Only the largest firms can violate the antitrust laws through unilateral conduct, that is conduct that does not involve an agreement with another firm. To do so, a firm must have monopoly power or a dangerous probability of obtaining it. Courts define this level of power as the ability to raise price or exclude competition from the market. In general, a firm must have at least a 50% market share, and often much more, before a court will find that it possesses monopoly power.
If a firm has monopoly power, a court will examine a challenged business practice to determine whether that practice harms consumers of the product or service in question by raising price, lowering quality, or retarding innovation.
Unilateral conduct cases generally come in two forms. Monopolization cases involve a company with monopoly power employing a business practice to maintain or expand its market position by hindering the ability of small competitors or potential competitors to gain market share. A recent example is the Microsoft case in which the company was found to have monopolized the market for PC operating systems by discouraging computer manufacturers from installing competing web browsers to Microsoft’s Internet Explorer.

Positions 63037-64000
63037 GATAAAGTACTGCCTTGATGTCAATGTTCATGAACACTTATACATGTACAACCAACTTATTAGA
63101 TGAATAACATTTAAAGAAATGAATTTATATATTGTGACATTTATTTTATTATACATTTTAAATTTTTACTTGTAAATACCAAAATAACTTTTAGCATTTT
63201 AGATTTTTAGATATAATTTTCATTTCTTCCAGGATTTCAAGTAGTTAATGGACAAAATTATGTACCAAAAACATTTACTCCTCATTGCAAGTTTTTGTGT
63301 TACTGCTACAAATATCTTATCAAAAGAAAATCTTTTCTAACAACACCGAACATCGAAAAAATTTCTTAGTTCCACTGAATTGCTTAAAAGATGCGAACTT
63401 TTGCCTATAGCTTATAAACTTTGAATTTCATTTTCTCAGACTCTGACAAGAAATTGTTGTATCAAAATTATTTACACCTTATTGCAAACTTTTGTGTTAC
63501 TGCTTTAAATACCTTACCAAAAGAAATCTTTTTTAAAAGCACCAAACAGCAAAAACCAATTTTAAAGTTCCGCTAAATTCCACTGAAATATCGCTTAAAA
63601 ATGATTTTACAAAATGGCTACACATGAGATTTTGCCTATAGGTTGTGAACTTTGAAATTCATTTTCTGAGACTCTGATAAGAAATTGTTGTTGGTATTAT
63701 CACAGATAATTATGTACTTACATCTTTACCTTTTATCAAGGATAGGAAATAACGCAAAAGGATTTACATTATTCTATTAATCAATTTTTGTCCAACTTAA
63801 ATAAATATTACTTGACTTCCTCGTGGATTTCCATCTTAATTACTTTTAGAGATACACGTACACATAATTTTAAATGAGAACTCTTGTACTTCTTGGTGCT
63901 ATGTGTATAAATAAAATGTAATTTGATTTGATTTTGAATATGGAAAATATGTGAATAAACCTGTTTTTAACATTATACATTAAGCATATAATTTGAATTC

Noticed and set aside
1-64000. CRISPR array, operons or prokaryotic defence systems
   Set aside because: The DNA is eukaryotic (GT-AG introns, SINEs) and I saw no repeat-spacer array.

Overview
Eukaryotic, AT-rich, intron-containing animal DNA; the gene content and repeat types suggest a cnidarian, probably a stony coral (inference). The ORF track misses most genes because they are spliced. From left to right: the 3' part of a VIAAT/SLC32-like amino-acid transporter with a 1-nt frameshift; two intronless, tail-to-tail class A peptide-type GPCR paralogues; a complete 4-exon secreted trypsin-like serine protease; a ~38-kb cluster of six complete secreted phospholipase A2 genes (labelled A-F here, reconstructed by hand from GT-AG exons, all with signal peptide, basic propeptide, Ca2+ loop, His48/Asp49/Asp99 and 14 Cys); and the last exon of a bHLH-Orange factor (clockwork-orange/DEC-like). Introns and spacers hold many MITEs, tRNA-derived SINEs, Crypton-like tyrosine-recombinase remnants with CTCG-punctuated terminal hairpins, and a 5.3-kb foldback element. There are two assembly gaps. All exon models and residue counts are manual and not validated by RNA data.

The second form of unilateral conduct case involves an attempt to monopolize. In such a case, a firm that currently does not have monopoly power, but that is dangerously close to obtaining it, can be guilt of attempting to monopolize the market by employing a business practice to maintain or expand its market position by hindering the ability of small competitors or potential competitors to gain market share.